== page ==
Endings, Both Good and Bad

Sometimes, timing just sucks. Take this week for example. Monday was the series finale of How I Met Your Mother, a great sitcom about not just a man meeting the woman he marries, but a great group of friends. How do I know this? Well, C and I were about halfway through season 6 on Netflix when the finale hit the airwaves.

You know how difficult it is to avoid spoilers in today's social media-overrun world. Yeah, you know where this is going. I know a lot of people liked what happened, and a lot of others didn't. I'd be in the latter category.

I will give a caveat that I did not actually watch the season finale, and I haven't watched any of season 7, 8, or 9 either. But I will say that some of the creative decisions weren't bad, necessarily, it was more a question of execution.

If you're going to pull those kind of plot and character punches, then you've got to have development to back them up. I don't think they had that, not after 9 seasons. I think a braver, tougher choice for the producers would have been to potentially revisit their original ending and revise it to fit a show that ran seven seasons longer than they really expected it would.

The HIMYM finale also got me thinking about other finales, good and bad. My favorite show for a long time (with periods of utter loathing thrown in--it's primary dependability was its inconsistency) was Gossip Girl, which ended last year after six seasons.

Listening to fans who loved Barney and Robin together this week made me all the more grateful that when GG did end, it ended in a way that I wanted. Sometimes we see the ending we want as inevitable, because so many other things in our lives are tailored to fit our desires. But television shows?What we want out of them only matters to us, not to the producers, or the directors, or the writers.

I was sad to see GG end, but this week reminded me of just how lucky I was--to get the ending I wanted (well, mostly. That Dan revelation is still ridiculous).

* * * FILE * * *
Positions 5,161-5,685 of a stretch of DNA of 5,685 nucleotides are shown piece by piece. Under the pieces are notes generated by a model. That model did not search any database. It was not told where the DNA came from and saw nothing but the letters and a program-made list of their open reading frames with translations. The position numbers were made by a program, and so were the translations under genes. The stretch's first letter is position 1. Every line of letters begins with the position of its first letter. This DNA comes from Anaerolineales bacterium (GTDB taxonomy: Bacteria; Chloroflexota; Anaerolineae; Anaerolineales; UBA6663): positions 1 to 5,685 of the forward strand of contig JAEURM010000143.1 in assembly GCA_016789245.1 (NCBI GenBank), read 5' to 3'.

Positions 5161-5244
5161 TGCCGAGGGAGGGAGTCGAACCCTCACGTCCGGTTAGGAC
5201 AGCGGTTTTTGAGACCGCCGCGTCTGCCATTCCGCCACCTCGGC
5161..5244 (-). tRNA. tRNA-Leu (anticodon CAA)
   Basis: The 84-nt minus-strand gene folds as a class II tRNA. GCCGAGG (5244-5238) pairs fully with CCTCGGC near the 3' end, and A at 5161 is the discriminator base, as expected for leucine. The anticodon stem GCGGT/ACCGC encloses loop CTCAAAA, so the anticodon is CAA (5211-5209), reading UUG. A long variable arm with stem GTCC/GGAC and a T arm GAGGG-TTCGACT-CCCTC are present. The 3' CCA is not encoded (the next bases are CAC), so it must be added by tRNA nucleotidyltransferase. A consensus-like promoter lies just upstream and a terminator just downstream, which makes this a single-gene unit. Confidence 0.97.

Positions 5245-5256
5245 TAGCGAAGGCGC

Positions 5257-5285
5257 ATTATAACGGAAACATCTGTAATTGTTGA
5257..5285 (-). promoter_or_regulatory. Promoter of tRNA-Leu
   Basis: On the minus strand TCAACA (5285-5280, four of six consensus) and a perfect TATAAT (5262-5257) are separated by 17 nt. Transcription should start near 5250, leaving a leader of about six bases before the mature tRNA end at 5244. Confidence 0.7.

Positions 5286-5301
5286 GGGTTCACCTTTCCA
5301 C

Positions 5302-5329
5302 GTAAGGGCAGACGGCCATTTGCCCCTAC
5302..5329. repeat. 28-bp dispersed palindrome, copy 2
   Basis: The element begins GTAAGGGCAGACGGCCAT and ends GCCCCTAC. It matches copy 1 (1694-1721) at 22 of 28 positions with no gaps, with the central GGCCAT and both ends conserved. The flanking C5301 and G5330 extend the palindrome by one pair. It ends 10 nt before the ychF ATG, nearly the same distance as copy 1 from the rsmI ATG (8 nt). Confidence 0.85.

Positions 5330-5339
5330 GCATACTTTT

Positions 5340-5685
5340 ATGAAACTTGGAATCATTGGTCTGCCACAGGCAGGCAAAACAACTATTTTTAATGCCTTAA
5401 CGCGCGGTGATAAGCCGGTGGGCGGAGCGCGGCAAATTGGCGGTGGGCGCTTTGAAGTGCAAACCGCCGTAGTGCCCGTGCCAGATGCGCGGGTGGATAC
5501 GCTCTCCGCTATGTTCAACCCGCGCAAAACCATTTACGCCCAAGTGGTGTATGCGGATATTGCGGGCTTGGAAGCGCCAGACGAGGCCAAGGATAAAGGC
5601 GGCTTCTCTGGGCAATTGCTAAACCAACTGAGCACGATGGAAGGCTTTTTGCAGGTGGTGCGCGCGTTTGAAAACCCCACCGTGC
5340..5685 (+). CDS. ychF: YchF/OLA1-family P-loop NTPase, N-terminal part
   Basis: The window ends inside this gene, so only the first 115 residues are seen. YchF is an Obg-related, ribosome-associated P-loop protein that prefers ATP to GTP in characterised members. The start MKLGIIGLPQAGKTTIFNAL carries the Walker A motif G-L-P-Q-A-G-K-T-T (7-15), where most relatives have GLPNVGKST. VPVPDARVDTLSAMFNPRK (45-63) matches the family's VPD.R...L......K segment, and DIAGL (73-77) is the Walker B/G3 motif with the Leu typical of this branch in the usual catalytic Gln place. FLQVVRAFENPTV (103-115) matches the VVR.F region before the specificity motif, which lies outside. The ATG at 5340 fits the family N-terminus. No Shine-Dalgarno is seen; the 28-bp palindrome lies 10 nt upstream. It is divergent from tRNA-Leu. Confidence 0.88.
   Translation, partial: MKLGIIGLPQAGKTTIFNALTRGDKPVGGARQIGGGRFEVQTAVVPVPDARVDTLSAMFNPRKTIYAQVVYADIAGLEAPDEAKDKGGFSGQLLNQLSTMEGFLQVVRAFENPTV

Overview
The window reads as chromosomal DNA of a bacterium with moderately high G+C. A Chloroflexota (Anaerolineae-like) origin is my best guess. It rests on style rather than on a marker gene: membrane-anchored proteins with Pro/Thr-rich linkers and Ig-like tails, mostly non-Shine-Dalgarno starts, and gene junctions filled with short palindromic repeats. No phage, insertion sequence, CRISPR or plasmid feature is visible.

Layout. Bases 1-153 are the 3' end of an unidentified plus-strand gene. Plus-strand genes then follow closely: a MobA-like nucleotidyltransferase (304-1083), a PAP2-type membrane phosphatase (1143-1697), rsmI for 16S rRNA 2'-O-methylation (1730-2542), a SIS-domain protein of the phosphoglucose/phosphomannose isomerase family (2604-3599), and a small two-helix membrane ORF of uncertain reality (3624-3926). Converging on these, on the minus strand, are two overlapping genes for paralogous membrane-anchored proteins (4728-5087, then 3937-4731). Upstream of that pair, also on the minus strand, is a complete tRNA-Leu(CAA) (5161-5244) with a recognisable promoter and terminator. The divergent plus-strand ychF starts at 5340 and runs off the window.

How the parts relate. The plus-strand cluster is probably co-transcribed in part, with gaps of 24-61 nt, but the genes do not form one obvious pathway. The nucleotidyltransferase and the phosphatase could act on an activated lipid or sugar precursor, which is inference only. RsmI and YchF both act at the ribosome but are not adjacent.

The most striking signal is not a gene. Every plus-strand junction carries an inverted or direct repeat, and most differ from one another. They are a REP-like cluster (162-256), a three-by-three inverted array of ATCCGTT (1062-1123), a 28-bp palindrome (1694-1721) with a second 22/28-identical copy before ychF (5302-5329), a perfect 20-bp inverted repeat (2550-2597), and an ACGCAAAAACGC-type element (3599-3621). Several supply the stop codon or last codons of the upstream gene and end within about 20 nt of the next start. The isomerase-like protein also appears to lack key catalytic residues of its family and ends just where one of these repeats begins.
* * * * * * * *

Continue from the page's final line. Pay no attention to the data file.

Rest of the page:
For those of you who loved Chuck and Blair and their sometimes insane, but always epic love story, this gorgeous fan video I found last night is for you.

And for those of you who are like, who gives a rat's ass about Chuck and Blair and Gossip Girl (don't lie, you are totally out there), another excerpt from The Lucky Charm, in honor of Major League Baseball's Opening Day.

Opening Day was pretty much the greatest day of the entire season, Jack thought as he took the dugout steps and gazed around at the bustling field, finally active for the first time after a long winter.  Someday, when hell froze over and pigs flew and the Pioneers actually made the playoffs, the beginning, when anything was still possible, wouldn’t be the highlight of his year anymore.

Maybe then he’d finally be able to look his twelve year old self in the eye. After the way last year ended, they hadn’t really been on speaking terms. It hadn’t mattered that he’d done everything he personally could to reverse the Pioneers’ losing streak, he still blamed himself.

After all, it was a little hard to blame Foxy when the guy was already a wreck.

“Best day of the year,” Noah said, stretching out his lanky form, echoed as Jack dropped to the outfield grass next to him. For Portland, it was a pretty nice day for April, cloudy with a few tantalizing hints of sun, with none of the cliché torrential downpours that the city was known for in the spring.

Jack leaned back and squinted as one of the clouds parted and sun dappled the flawlessly maintained swath of green grass. “Only one day that’s better.”

Foxy shook his head ruefully. “Man, you care too much. Just gotta take the cash and the chance to play and let the rest go."

And that was precisely the philosophy that had landed Noah Fox in Portland. He’d played for the Diamondbacks in Arizona for the length of his rookie contract, then had turned three good years into a lucrative free agent contract for the Pioneers, catching the team at a point when they’d needed to build some interest from the home crowd. Once, Jack had asked why he’d chosen Portland, and for Foxy, it had been totally cut and dry—they’d been the team to offer the best deal.

Maybe Foxy was right. Maybe he did care too much about winning. Some days, Jack thought he might even be willing to pay the team, if only the Pioneers could get out of their own damn way and figure out how to be the last guy standing.